• “Richard Raleigh” was used for the poem “To a Youth” ( Tryout,February 1921). In a ms. of the poem (JHL), HPL notes: “How is this for an Elizabethan pseudonym?” HPL refers to the celebrated Elizabethan courtier Sir Walter Ralegh (1554?–1618), formerly spelled “Raleigh.
   • “Ames Dorrance Rowley” was used for the poems “Laeta; a Lament” ( Tryout,February 1918), “The Volunteer” ( Tryout,April 1918), “To Maj.-Gen. Omar Bundy, U.S.A.” ( Tryout,January 1919), and “To the Old Pagan Religion” ( Tryout,April 1919; as “The Last Pagan Speaks”). The name is a parody of the amateur poet James Laurence Crowley. Only one of the poems (“Laeta; a Lament”) is itself satirical, and does not appear to be a parody of any poem by Crowley.
   • “Edward Softly” was used for the poems “Damon and Delia, a Pastoral” ( Tryout,August 1918), “To Delia, Avoiding Damon” ( Tryout,September 1918), “Ode to Selene or Diana” ( Tryout,April 1919; as “To Selene”), “Tryout’s Lament for the Vanished Spider” ( Tryout,January 1920), “The Dream” ( Tryout,September 1920), “Christmas” ( Tryout,November 1920), and “Chloris and Damon” (Tryout, June 1923). The name is probably meant to augment the satirical intent of the several poems here that spoof romantic love poetry. See also “Ward Phillips” above.
   • “Lewis Theobald, Jun.,” HPL’s most frequently used pseudonym, was used for the two stories cowritten with Winifred Virginia Jackson, “The Crawling Chaos” (United Co-operative,April 1921) and “The Green Meadow” (Vagrant,[Spring 1927]), the essays “The Convention” (Tryout, July 1930 [as by “Theobald”]) “Some Causes of Self-immolation,” and the poems “Unda; or, The Bride of the Sea” (Providence Amateur,February 1916; as “The Bride of the Sea”), “Ye Ballade of Patrick von Flynn” (Conservative,April 1916), “Inspiration” ( Conservative,October 1916), “Brotherhood” ( Tryout, December 1916), “The Rutted Road” ( Tryout,January 1917), “The Nymph’s Reply to the Modern Business Man” ( Tryout,February 1917), “Pacifist War Song” ( Tryout,March 1917) “Sonnet on Myself ( Tryout,July 1918), “Damon—a Monody” ( United Amateur,May 1919 [as “Theobaldus Senectissimus”]), “Monody on the Late King Alcohol” ( Tryout,August 1919), “To Mistress Sophia Simple, Queen of the Cinema” ( United Amateur,November 1919), “To Phillis” ( Tryout,January 1920), “Cindy: Scrub-Lady in a State Street Skyscraper” ( Tryout,June 1920), “The Poet’s Rash Excuse” ( Tryout,July 1920), “Ex-Poet’s Reply” ( Epgephi,September 1920), “To Alfred Galpin, Esq.” ( Tryout,December 1920), “On the Return of Maurice Winter Moe, Esq., to the Pedagogical Profession” ( Wolverine,June 1921), “To Mr. Galpin, upon His 20th Birthday” ( Tryout,December 1921), “On a Poet’s Ninety-first Birthday” ( Tryout,March 1922), “To Rheinhart Kleiner, Esq., upon His Town Fables and Elegies” ( Tryout,April 1923), “To Damon” ( Tryout,August 1923), “To Endymion” ( Tryout,September 1923), “To J.E.Hoag, Esq.: On His Ninety-second Birthday” ( Tryout,November 1923), and “The Wood” ( Tryout,January 1929). A brief biography of Theobald appeared in “News Notes” ( United Amateur,March 1918); it is unsigned, but is presumably by the Official Editor of the UAPA at the time, Verna McGeoch. The name is derived from Lewis Theobald (1688–1744), the Shakespearean scholar whom Alexander Pope made the “hero” of the first version of his satirical poem, The Dunciad(1728). (See R.Boerem, “The First Lewis Theobald,” in Discovering H.P.Lovecraft,ed. Darrell Schweitzer [1987].) HPL’s use of the name cannot be entirely systematized, but it appears that he used it most frequently for poems written to friends (Alfred Galpin, Rheinhart Kleiner, Maurice W.Moe, Jonathan E.Hoag, Frank Belknap Long), or other personal poems. HPL pronounced it in the eighteenth-century manner, as a dissyllable (TIB-uld), and frequently referred to himself in correspondence as “Grandpa Theobald.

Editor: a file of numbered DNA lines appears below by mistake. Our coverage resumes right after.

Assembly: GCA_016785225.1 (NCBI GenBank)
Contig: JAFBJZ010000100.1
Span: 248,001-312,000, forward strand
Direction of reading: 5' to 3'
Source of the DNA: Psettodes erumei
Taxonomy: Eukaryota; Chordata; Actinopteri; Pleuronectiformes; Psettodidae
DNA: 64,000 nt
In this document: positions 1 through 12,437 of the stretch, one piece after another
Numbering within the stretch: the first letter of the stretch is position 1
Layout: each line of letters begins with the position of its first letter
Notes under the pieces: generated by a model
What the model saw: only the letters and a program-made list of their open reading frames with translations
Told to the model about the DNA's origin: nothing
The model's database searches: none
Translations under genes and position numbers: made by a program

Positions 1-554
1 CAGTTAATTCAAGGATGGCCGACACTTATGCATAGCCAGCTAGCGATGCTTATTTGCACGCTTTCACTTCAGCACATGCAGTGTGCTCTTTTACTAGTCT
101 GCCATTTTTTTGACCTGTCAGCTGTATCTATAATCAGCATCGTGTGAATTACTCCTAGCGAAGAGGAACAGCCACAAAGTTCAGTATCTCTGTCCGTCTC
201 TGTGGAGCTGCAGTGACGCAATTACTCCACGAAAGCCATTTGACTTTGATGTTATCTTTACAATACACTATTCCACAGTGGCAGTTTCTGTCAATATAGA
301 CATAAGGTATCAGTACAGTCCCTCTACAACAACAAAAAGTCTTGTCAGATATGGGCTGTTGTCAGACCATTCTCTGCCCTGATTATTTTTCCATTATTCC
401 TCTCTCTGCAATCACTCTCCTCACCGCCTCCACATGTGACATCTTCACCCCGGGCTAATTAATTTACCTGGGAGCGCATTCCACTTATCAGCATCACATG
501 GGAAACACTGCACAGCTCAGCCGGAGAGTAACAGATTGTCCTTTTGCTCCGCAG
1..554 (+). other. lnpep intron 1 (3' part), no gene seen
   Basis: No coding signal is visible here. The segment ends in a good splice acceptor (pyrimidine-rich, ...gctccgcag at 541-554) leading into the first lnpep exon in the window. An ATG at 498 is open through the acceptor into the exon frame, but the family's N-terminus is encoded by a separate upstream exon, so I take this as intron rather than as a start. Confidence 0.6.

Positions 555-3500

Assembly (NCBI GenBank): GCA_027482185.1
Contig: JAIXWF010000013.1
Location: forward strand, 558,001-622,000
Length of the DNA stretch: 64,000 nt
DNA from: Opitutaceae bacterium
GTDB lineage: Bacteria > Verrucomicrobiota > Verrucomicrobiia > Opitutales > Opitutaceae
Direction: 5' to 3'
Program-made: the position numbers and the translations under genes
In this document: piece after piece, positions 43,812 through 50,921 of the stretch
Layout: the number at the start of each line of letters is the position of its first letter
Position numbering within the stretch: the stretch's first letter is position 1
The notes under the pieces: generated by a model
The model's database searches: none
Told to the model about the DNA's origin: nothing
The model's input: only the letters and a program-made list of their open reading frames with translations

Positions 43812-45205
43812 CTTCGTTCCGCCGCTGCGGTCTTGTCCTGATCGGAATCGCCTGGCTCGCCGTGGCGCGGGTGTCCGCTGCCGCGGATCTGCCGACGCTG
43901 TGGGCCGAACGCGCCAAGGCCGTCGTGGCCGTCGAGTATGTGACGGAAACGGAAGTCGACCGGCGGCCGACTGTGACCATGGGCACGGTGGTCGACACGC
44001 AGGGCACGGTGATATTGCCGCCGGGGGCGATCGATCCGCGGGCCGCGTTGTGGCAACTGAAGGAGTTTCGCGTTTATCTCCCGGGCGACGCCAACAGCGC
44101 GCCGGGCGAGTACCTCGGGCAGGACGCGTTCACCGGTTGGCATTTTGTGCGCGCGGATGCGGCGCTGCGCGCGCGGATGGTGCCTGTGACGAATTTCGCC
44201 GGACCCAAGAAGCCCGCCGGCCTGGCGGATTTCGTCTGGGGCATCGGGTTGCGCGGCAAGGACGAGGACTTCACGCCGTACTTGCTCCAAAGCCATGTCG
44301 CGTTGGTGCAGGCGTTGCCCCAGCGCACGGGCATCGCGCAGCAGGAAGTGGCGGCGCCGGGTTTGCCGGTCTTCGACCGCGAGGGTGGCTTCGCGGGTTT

For “Albert Frederick Willie,” used for the poem “Nathicana” ( Vagrant,[Spring 1927]), see the entry on Alfred Galpin.
   For “Zoilus” see “The Vivisector.
   • “Augustus T.Swift” was formerly thought to be a pseudonym of HPL’s for two letters (one of which contains lavish praise of the pulp writer Francis Stevens) published in the Argosy(November 15, 1919, and May 22, 1920); but recent research has ascertained that Swift was a real individual living in Providence. See S.T.Joshi, ed., H.P.Lovecraft in the Argosy(Necronomicon Press, 1994). Some have mistaken “Perrin Holmes Lowrey” to be a pseudonym of HPL’s because of the initials of his name, but he is an actual person—an amateur journalist of HPL’s day. HPL’s sonnet “St. Toad’s” appeared in WT(Canadian; September 1945) as by “J.H.Brownlow,” but this is not a pseudonymn.
   See Willametta Keffer, “Howard P(seudonym) Lovecraft: The Many Names of HPL,” Fossil No. 158 (July 1958): 82–84; George T.Wetzel, “The Pseudonymous Lovecraft,” Xenophile 3, No. 4 (November 1976): 3–5, 73; S.T. Joshi, “The Rationale of Lovecraft’s Pseudonyms,” Crypt No. 80 (Eastertide 1992): 15–24, 29.